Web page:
So. The quantum revolution has, in turn, given birth to both the computer and the genetic revolutions, but what does it hold for the next century? Importantly, it represents the result of the natural synergy between the microchip, and the new biology and chemistry.

That marriage has given rise to a new generation of analytical instrumentation, called a laboratory-on-a-chip. The goal is to create microchips that do not solely perform electronic functions, but primarily perform chemical and biological functions.

Of the top 10 causes of death in the Western world, nine have a genetic contribution. By extracting the information contained within our own personal genetic blueprint we can in many cases infer susceptibility to both infectious and hereditary diseases. If we can make our instrument small, the cost of making it should be much less. We shall need much smaller amounts of sample in our analysis. Using less material will reduce the cost per analysis. If our instrument is portable we can take it to the sample rather than bringing it into a laboratory. This will change the face of health care in the next century.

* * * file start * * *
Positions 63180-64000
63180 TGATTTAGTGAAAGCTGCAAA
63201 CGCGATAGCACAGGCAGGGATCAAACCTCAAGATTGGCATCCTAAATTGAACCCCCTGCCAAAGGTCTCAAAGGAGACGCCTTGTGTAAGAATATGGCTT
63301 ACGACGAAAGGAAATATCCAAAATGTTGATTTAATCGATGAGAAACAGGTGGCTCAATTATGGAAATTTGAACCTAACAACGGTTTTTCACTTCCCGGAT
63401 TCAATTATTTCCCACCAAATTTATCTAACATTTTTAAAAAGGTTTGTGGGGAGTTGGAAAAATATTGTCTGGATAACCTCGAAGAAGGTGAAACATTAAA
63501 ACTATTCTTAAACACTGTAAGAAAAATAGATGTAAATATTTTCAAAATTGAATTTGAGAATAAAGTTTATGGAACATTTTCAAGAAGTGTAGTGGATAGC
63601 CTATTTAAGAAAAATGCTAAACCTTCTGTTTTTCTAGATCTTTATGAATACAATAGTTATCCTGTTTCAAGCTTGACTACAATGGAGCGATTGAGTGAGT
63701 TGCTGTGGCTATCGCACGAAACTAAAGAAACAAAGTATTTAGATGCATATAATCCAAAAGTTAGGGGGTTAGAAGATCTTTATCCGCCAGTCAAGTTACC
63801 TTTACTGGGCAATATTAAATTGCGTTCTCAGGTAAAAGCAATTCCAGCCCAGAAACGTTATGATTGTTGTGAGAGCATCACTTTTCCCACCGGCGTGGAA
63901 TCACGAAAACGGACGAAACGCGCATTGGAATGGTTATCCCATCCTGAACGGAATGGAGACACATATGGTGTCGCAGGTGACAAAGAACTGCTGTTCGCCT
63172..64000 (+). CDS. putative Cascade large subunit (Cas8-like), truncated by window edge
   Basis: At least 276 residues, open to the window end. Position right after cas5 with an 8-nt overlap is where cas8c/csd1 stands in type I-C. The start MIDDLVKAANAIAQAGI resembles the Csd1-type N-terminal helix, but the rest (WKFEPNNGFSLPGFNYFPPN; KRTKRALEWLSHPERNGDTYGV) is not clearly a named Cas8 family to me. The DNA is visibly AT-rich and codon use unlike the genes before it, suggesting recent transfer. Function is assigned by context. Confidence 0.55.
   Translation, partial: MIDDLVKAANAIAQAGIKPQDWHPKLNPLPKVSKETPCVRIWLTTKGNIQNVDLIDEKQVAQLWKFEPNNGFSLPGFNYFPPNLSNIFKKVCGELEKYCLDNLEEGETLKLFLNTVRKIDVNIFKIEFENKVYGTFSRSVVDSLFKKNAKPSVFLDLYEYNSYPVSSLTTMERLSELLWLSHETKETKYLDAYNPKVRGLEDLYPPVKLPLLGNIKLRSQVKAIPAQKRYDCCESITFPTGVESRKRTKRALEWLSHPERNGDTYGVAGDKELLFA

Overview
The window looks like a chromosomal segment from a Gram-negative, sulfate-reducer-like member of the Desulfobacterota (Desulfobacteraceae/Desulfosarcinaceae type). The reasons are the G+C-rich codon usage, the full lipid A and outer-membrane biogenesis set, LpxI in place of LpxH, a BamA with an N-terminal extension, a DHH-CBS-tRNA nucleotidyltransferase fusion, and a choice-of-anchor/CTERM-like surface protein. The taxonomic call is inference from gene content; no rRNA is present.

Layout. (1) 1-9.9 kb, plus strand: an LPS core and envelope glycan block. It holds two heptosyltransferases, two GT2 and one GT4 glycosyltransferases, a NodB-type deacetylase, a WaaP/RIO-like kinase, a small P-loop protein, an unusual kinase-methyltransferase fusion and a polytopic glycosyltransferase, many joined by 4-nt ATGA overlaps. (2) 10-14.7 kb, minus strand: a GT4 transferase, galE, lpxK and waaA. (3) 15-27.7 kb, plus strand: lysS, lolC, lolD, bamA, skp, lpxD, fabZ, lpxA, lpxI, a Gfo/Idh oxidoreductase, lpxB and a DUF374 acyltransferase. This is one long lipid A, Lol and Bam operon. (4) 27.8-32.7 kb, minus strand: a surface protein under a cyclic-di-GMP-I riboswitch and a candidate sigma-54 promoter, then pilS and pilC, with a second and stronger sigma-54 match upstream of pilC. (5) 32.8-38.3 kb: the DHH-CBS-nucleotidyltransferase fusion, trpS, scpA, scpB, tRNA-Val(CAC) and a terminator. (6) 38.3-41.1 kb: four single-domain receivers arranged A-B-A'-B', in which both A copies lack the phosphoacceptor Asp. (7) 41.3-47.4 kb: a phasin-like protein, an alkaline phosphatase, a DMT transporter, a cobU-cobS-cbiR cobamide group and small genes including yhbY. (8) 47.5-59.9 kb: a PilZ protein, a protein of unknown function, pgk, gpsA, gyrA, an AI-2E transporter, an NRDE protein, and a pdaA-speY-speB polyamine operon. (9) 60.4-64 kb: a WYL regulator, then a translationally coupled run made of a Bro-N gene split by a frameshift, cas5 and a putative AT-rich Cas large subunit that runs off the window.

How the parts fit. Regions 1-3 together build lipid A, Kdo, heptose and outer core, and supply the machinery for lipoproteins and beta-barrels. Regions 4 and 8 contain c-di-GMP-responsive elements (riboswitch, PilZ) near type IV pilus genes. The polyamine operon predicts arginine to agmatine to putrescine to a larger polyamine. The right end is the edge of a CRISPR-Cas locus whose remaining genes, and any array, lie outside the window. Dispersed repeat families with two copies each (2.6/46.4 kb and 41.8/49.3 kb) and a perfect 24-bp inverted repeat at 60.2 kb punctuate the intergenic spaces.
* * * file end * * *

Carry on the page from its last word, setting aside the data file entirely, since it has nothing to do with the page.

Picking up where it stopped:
The past five to 10 years have demonstrated that we can create microchip devices that are capable of performing all sorts of chemical and biological analyses. The challenge over the next five years will be clearly to define the primary application areas, which we may as yet not even have identified.

In many ways the modern-day micro-technologist can relate to Gulliver's problems in Lilliput, but always concludes that in the realm of biochemical analysis, smaller is better.

Arts and Entertainment
Call The Midwife: Miranda Hart as Chummy

tv Review: Miranda Hart and co deliver the festive goods

Arts and Entertainment
The cast of Downton Abbey in the 2014 Christmas special

tvReview: Older generation get hot under the collar this Christmas

Arts and Entertainment
Dapper Laughs found success through the video app Vine

comedy Erm...he seems to be back

Arts and Entertainment
Wolf (Nathan McMullen), Ian (Dan Starky), The Doctor (Peter Capaldi), Clara (Jenna Coleman), Santa Claus (Nick Frost) in the Doctor Who Christmas Special (BBC/Photographer: David Venni)

tvReview: No ho-ho-hos with Nick Frost's badass Santa

Arts and Entertainment